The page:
Co-written by Amy Nora Chronic Pain... is just that. It’s chronic, meaning it’s something we live with ALL the time. It is not the same as stubbing a toe or knocking your knee on the corner of the table. There is no cursing or exclamation of words and a few minutes later life is perfectly normal and you are moving on. Nor is it like breaking a bone, wearing a cast and being done with the pain and annoyance 6 months later. Chronic pain forces you to live differently. Life becomes methodical, more deliberate in the actions we take, and how we live our lives. This includes the simple things like getting out of bed, going out with friends, cleaning, or trying to cook a meal. You live you life in pain; therefore, you come to accept various levels of pain as normal. This does not mean that you would constantly rate your pain a 10/10, you may rate your pain as a 2/10. However, you had to stand and make a sandwich so now that has spiked to a 7/10. This is a fight fought daily by millions of Americans with degenerative diseases or chronic medical conditions.
I wanted to give you all a look into a day in life of living with chronic pain. But I decided to go about it a little differently. My friend and frequent contributor Amy Nora and I will both be sharing our views of what like living with chronic pain is like. As living with chronic pain can look very different for different people.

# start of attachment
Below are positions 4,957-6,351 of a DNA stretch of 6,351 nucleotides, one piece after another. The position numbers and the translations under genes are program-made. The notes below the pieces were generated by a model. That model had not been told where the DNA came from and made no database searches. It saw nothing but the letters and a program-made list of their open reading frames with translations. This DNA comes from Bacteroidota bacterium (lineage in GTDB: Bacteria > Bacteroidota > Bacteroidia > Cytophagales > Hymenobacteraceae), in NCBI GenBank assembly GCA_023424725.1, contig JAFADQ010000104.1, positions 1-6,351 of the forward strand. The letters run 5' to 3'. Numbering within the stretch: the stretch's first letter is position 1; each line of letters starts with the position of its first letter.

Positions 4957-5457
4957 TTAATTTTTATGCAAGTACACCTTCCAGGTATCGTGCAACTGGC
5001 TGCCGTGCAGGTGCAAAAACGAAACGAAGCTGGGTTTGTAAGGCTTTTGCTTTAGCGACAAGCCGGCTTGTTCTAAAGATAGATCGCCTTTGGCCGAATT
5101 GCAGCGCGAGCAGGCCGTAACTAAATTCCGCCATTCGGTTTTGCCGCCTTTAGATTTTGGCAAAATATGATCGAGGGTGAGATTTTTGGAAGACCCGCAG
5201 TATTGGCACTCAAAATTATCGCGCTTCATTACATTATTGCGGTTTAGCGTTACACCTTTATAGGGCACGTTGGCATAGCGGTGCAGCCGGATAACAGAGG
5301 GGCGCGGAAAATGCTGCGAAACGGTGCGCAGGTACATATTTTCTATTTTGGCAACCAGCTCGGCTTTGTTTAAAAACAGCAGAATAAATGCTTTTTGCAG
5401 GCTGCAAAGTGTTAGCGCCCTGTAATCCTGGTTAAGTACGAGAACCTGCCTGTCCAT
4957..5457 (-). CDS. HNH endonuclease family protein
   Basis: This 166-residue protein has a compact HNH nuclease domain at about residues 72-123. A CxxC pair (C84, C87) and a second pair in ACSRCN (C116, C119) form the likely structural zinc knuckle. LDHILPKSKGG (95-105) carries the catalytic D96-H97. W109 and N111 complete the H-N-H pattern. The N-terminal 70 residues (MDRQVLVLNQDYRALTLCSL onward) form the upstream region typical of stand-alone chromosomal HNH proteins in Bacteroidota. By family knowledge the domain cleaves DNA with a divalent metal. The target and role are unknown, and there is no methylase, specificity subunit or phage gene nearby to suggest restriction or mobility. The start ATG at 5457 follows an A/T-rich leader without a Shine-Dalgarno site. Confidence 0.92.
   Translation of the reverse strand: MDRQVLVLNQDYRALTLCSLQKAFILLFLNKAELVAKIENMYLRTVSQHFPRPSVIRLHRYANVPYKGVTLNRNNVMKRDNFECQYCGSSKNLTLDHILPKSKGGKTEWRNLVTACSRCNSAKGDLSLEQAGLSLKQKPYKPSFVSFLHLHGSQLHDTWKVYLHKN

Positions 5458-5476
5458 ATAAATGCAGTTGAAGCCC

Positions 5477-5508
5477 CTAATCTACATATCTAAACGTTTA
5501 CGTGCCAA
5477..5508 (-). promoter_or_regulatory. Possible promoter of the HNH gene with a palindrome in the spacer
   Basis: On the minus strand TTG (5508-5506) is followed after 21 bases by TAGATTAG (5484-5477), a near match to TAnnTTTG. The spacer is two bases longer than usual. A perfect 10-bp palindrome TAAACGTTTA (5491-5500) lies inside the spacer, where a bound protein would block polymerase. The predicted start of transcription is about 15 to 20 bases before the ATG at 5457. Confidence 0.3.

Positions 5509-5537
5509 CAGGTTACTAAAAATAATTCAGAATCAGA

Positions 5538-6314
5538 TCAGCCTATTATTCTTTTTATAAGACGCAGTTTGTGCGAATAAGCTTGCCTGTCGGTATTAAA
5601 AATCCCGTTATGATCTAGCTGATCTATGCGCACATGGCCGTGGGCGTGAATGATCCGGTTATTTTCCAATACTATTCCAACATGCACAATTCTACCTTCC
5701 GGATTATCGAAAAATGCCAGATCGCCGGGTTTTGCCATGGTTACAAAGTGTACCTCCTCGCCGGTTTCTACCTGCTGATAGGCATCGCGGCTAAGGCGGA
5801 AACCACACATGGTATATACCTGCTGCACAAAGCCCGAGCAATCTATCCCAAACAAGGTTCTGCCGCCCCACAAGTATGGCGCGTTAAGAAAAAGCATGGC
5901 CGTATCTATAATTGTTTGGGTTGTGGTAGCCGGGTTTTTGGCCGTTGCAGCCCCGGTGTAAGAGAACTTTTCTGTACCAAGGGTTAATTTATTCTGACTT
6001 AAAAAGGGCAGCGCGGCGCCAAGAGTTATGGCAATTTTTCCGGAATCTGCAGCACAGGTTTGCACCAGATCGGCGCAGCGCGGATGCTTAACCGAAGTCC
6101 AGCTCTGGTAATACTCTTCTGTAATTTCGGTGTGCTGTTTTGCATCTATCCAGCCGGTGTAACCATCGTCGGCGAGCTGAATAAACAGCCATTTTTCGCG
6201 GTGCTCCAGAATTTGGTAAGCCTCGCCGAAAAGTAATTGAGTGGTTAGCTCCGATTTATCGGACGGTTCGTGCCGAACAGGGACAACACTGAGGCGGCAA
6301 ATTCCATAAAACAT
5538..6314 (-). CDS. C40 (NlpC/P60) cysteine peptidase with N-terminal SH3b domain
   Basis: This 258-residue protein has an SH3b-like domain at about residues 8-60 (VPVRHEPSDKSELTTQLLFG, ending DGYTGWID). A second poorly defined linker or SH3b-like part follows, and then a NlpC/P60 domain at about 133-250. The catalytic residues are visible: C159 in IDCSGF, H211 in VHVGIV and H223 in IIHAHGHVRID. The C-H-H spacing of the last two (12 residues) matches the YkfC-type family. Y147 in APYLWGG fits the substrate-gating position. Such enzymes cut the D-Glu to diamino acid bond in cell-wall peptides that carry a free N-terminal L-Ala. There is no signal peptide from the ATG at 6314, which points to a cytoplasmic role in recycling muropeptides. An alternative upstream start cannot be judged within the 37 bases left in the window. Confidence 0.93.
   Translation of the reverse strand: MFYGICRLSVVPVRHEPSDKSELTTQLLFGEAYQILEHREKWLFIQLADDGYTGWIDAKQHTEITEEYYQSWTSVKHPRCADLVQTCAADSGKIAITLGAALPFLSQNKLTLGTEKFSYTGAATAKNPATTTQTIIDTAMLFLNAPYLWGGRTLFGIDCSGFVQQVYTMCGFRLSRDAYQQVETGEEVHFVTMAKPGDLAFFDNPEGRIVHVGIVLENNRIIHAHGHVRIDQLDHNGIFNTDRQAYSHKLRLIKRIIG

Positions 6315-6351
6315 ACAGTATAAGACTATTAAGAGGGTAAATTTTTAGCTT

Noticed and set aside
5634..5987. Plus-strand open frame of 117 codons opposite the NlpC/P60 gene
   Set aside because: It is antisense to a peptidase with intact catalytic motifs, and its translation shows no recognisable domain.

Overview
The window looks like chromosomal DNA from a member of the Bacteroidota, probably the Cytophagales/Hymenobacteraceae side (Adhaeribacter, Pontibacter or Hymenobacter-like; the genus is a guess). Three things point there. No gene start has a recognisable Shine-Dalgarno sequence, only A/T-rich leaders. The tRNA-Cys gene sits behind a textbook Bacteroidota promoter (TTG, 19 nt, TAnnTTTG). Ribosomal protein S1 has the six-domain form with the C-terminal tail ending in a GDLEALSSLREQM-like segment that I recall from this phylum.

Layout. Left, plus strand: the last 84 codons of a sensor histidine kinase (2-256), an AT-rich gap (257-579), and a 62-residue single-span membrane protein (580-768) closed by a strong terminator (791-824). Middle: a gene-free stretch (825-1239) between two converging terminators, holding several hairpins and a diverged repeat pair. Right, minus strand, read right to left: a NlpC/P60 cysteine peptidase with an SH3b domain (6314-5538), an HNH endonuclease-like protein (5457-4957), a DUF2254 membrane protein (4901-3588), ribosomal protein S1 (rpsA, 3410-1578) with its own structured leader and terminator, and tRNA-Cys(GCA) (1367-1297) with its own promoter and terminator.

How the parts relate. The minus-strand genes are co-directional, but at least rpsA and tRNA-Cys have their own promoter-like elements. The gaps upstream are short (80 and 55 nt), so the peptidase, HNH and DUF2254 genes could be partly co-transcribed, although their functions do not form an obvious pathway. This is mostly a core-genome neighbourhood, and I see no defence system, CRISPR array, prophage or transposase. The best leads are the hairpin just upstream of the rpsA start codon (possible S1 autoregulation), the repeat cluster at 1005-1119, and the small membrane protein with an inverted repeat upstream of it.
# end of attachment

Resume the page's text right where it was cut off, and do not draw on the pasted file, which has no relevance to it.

I feel that there is so much negativity in news about pain and pain medication these days with all the issues with the changes in the rules and regulations with narcotic prescriptions. There are people killing themselves because they can no longer receive their meds. Others are being fired from their Pain Management Doctors because they don't take their pain meds frequently enough. We have all heard the stories. But I don't want to focus on THAT today. I want to bring light to what a real day of someone with chronic pain is like. I want to talk about what a day with multiple conditions that cause chronic pain can be like. I think many people have a stigma in their mind that people with chronic pain take their pain meds and may have some pain everyday, but most of their day is spent doing what they want with no big issues. Just so we are all on the same page here's a point of reference: besides taking pain medication I also use a combination of heat, hot showers, massage, muscle rub and yoga to treat my pain. I do suffer from multiple chronic illnesses that cause chronic pain, I live daily with Lupus, Fibromyalgia, Debilitating Migraines, Endometriosis, Interstitial Cystitis as well as undiagnosed chronic back, hip and sciatic pain.